As engineers and designers from all parts of the globe are creating driverless cars, a new program enables students to engage with those same autonomous driving concepts, technologies and principles.
Rolling Together, designed for junior high or high school students, is a hands-on immersion into STEM and robotics with students building and racing autonomous Soap Box Derby cars.
The program, which builds on the 100-year successful legacy of the international Soap Box Derby, better prepares students for life and work in a world of massive technological opportunities. Rolling Together engages students in critical STEM skills as well as computer science and computational thinking principles.
Additionally, it helps harness a willingness and desire to work and learn in problem-based settings with heavy reliance on experimentation.
For more information or to join this project, please contact Megan Thompson at firstname.lastname@example.org
This project aims to integrate arts, coding and biomimicry. The project is particularly interested in movement/dance at the intersection of these three. Our target group is children between the ages of 11 and 14 years old (grade 4th through 8th.)
We will look at bees’ movements (wiggle dance) to teach about encoding and decoding of messages; students will use scratch to create a decoding program.
Swarms of organisms have learned to follow simple guidelines in search of food and their home. We will introduce these mechanisms to students with a focus on bees. Bees use wiggle dance to encode a great deal of information, such as distance and direction of the food to their fellow bees. It’s one of the perfect examples of where nature has come up with good algorithms to survive and communicate in groups.
Students will form groups and decide on hidden locations for their flower using our map. They then will encode the information about the landscape, direction, and distance of this flower in their dance movements (these are chosen from a library of movements). Each group will create a program in scratch to decipher these dance movements. Here they will learn about simple programming techniques such as creating variables, conditional and repetition statements. This could be a competition where each group has to figure out the other group’s secret location without communicating using their program and observation of dance movements.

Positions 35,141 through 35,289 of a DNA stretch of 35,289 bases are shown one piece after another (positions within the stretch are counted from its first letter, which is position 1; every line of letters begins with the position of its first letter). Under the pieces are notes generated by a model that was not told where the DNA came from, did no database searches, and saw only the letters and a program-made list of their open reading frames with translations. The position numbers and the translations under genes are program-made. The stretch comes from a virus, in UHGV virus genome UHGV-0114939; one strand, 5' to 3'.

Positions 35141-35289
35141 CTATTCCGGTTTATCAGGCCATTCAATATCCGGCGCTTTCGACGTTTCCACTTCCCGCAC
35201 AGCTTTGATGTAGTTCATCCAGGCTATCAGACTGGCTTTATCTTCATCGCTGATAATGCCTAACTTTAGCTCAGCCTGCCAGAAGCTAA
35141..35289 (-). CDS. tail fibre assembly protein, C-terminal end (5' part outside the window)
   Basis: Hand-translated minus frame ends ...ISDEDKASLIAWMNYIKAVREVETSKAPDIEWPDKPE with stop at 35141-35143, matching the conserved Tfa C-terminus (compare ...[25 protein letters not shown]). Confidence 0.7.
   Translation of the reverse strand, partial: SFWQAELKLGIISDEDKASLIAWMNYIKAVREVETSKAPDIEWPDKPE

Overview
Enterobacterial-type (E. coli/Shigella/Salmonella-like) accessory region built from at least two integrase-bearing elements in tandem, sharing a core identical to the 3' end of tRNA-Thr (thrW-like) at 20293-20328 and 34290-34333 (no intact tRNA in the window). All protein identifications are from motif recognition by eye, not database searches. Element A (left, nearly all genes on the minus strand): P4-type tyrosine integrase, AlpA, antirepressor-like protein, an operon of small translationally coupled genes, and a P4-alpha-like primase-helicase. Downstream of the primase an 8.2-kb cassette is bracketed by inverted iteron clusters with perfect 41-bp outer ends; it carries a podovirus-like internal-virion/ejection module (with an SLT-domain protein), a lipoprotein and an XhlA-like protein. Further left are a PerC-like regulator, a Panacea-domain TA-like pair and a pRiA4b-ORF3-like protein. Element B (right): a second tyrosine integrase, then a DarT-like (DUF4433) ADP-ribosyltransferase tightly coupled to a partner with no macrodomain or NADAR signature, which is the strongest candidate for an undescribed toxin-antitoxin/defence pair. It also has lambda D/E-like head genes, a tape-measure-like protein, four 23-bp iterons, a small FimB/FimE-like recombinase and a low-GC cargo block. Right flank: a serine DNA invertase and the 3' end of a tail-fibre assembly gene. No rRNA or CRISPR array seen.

Day 1 – Experience pre made by Teachers code/dance, explore swarming (how and why)
Day 2 – Creating their own dance codes (basic scratch techniques for coding)
Day 3 – Building Code Questionnaire in Scratch and creating sound board perimeter (choose yes or no song and load onto software)
Day 4 – Showcasing codes in dance and deciphering which flower the bees swarm.
Working with an online platform for capturing information about after-school activities, The NeoStem Ecosystem will be gathering, analyzing and sharing relevant data about after-school STEM opportunities for children in Northeast Ohio. This information will be used to identify where there are deficiencies as well as abundances. We will then work to try to address the deficiencies. Additionally, this database will become a public asset that students, parents, teachers and others can use to find programs.